The spirit of the 1999 constitution as it relates to the removal of the President or the VP, as already mentioned, lies exclusively with the National House of Assembly as elaborated in section 144. In this section, it becomes evident that not even in the case where the VP becomes permanently incapacitated or death can the President unilaterally declare the seat of the VP vacant: Section 144; "(1) The President or Vice President shall cease to hold office, if - (a) by a resolution passed by two-thirds majority of all the members of the executive council of the Federation it is declared that the President or Vice President is incapable of discharging the functions of his office; and (b) the declaration is verified, after such medical examination as may be necessary, by a medical panel established under subsection (4 see below) of this section in its report to the President of the Senate and the Speaker of the House of Representatives.) Consequently, even in the case of death or being incapacitated, the President alone can not make this declaration, and the spirit of the constitution is that even such a declaration is not enough and must be verified by a team of medical experts (including one of the affected) whose report must be addressed to the President of the Senate and Speaker of the House of Representative. Further, subsection 2 stipulates as follows: "Where the medical panel certifies in the report that in its opinion the President or Vice President is suffering from such infirmity of body or mind that has rendered him permanently incapable of discharging the functions of his office, a notice thereof signed by the President of the Senate and the Speaker of the House of Representatives shall be published in the Official Gazette of the Government of the Federation. It is only after such publications in the Gazette that the seat is officially vacant. Please note that sub section 4 reads in part as follows: The medical panel to which this section relates shall be appointed by the President of the Senate. The point is that the spirit of our constitution clearly delegates the process of removing either the President or VP exclusively to the Senate and House of Representative. It is their declaration and collective signatures, after due process has been followed that removes either the President or the VP from office. It is thus shocking that despite this clear provision in our constitution the president genuinely believes he can assume the powers to unilaterally declare the seat of the VP vacant, pick a replacement and have the replacement imposed on Nigerians. What is even more worrisome is that he and the PDP apparently expect the Nigerian institutions and Nigerians to accept this recklessness. I should think that not even in banana republics are states run this way; there remains certain minimum of standards people don’t fall below. It is indeed really a shame to see how low and bottomless Nigeria is falling.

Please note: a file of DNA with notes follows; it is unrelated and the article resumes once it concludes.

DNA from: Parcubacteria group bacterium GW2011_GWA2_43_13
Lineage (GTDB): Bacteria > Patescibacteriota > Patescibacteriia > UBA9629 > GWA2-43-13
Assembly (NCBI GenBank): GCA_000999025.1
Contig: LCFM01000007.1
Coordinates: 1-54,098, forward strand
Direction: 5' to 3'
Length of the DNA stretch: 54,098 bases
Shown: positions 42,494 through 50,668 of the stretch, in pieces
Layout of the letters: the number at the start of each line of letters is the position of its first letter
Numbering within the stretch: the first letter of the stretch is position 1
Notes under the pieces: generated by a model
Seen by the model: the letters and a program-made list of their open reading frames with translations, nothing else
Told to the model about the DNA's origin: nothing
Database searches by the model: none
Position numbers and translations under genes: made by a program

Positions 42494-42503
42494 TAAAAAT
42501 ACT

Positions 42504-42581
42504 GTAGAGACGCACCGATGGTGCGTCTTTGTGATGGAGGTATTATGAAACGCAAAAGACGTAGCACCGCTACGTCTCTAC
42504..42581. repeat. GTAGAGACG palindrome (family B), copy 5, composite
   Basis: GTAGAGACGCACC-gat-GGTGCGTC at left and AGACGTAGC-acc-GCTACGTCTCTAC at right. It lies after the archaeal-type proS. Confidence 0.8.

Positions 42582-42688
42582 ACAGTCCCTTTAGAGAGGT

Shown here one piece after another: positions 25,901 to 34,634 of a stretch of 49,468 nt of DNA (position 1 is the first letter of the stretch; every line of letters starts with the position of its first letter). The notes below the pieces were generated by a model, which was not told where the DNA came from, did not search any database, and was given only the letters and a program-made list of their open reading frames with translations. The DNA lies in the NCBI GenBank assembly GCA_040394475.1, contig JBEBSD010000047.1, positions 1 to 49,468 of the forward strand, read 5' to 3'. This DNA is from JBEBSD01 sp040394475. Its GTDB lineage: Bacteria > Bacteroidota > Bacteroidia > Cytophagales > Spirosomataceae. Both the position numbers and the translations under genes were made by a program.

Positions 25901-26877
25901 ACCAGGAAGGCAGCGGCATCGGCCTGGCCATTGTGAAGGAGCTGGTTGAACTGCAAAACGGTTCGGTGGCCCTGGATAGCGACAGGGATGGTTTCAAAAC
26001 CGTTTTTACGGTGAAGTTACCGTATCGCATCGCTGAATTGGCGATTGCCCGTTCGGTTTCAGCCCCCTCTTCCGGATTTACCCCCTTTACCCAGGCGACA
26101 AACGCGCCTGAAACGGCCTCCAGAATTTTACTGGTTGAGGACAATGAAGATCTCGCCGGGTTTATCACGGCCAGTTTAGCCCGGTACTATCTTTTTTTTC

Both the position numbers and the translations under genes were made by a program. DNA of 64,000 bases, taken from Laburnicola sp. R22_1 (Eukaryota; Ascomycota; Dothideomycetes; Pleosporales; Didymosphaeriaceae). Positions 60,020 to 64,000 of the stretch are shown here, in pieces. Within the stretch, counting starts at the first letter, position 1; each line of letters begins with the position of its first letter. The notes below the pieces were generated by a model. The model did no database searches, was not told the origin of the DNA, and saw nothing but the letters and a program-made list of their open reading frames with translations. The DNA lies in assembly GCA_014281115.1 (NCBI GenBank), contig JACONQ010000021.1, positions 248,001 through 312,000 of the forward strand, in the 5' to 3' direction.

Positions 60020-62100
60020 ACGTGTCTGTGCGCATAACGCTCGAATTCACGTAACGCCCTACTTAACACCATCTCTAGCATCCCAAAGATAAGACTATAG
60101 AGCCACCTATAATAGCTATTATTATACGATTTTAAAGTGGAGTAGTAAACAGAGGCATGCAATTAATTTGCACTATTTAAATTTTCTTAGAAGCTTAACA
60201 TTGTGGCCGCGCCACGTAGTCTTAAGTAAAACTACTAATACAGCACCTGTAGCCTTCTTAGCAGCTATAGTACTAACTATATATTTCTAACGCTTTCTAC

For the sake of clarity, the President of Nigeria under 1999 constitution has no power whatsoever to declare any seat of any elective office vacant. Thus, the President has not only no such powers to declare the seat of the VP vacant but also no such powers to withdraw his privileges and security details; as these privileges are not dependent on the President’s good-will towards the VP, but are accorded him in the constitution, just as the president himself derives his privilege from the same constitution. I find this excessive display of ruthless power (that is clearly unconstitutional) not only disgusting and disappointing but totally unacceptable. The PDP and the president should please take note that Nigerian is not a private company owned by the PDP that can be run according to their moods. It is indeed a serious and dangerous development that a political party is assigning to itself the responsibility of our National Assembly, taking vital constitutional decisions and giving instructions to our institutions.

In the interest of the development of our democracy and Nigeria, I implore the VP to return to Nigeria when his vacation ends. We cannot allow this unconstitutionality to stand and become precedent. This administration will be ill-advised to illegally arrest the VP on his return and subject him to further humiliation, as the VP has all his constitutional privilege intact. It is indeed disturbing that the president is being quoted as having given orders for the arrest of the VP. This appears another misunderstanding of the constitution by the president. The president has no powers to issue an arrest warrant on a peaceful citizen of Nigeria. Only a judge of the court of law has such jurisdiction. History will not forgive President Obasanjo if he carries out his threat and continues on this reckless path of unconstitutionality.
 
Finally, it is my hope that since the VP has gone to court that the supreme court would be making a pronouncement on the matter before long and the Honourable members of the Senate and House of Representative would swiftly and courageously once again rise, irrespective of party affiliation to declare enough is enough by bringing all these farce to a quick end and save Nigeria’s democracy from further deterioration, chaos and debasement, just as they did during the TTA.